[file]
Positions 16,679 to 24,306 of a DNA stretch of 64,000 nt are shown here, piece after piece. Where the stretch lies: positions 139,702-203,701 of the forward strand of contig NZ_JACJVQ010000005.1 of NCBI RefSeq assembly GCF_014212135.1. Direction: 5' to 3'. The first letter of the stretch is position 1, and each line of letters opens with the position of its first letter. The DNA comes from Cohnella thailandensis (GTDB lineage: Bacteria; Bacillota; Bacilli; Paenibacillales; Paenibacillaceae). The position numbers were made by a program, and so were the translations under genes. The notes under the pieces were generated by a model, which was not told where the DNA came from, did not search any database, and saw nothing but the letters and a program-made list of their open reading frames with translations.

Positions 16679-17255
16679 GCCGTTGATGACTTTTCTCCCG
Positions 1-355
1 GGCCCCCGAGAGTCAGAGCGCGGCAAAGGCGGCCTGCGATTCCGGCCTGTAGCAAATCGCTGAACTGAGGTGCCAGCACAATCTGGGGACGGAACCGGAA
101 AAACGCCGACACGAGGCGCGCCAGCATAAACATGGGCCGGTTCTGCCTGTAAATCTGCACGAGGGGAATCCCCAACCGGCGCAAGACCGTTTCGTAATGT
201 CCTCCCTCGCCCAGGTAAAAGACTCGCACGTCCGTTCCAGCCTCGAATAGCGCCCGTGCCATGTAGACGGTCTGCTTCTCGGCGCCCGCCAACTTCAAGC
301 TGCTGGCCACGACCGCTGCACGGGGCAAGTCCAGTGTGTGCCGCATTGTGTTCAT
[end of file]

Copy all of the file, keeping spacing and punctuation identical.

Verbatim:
Positions 16,679 to 24,306 of a DNA stretch of 64,000 nt are shown here, piece after piece. Where the stretch lies: positions 139,702-203,701 of the forward strand of contig NZ_JACJVQ010000005.1 of NCBI RefSeq assembly GCF_014212135.1. Direction: 5' to 3'. The first letter of the stretch is position 1, and each line of letters opens with the position of its first letter. The DNA comes from Cohnella thailandensis (GTDB lineage: Bacteria; Bacillota; Bacilli; Paenibacillales; Paenibacillaceae). The position numbers were made by a program, and so were the translations under genes. The notes under the pieces were generated by a model, which was not told where the DNA came from, did not search any database, and saw nothing but the letters and a program-made list of their open reading frames with translations.

Positions 16679-17255
16679 GCCGTTGATGACTTTTCTCCCG
Positions 1-355
1 GGCCCCCGAGAGTCAGAGCGCGGCAAAGGCGGCCTGCGATTCCGGCCTGTAGCAAATCGCTGAACTGAGGTGCCAGCACAATCTGGGGACGGAACCGGAA
101 AAACGCCGACACGAGGCGCGCCAGCATAAACATGGGCCGGTTCTGCCTGTAAATCTGCACGAGGGGAATCCCCAACCGGCGCAAGACCGTTTCGTAATGT
201 CCTCCCTCGCCCAGGTAAAAGACTCGCACGTCCGTTCCAGCCTCGAATAGCGCCCGTGCCATGTAGACGGTCTGCTTCTCGGCGCCCGCCAACTTCAAGC
301 TGCTGGCCACGACCGCTGCACGGGGCAAGTCCAGTGTGTGCCGCATTGTGTTCAT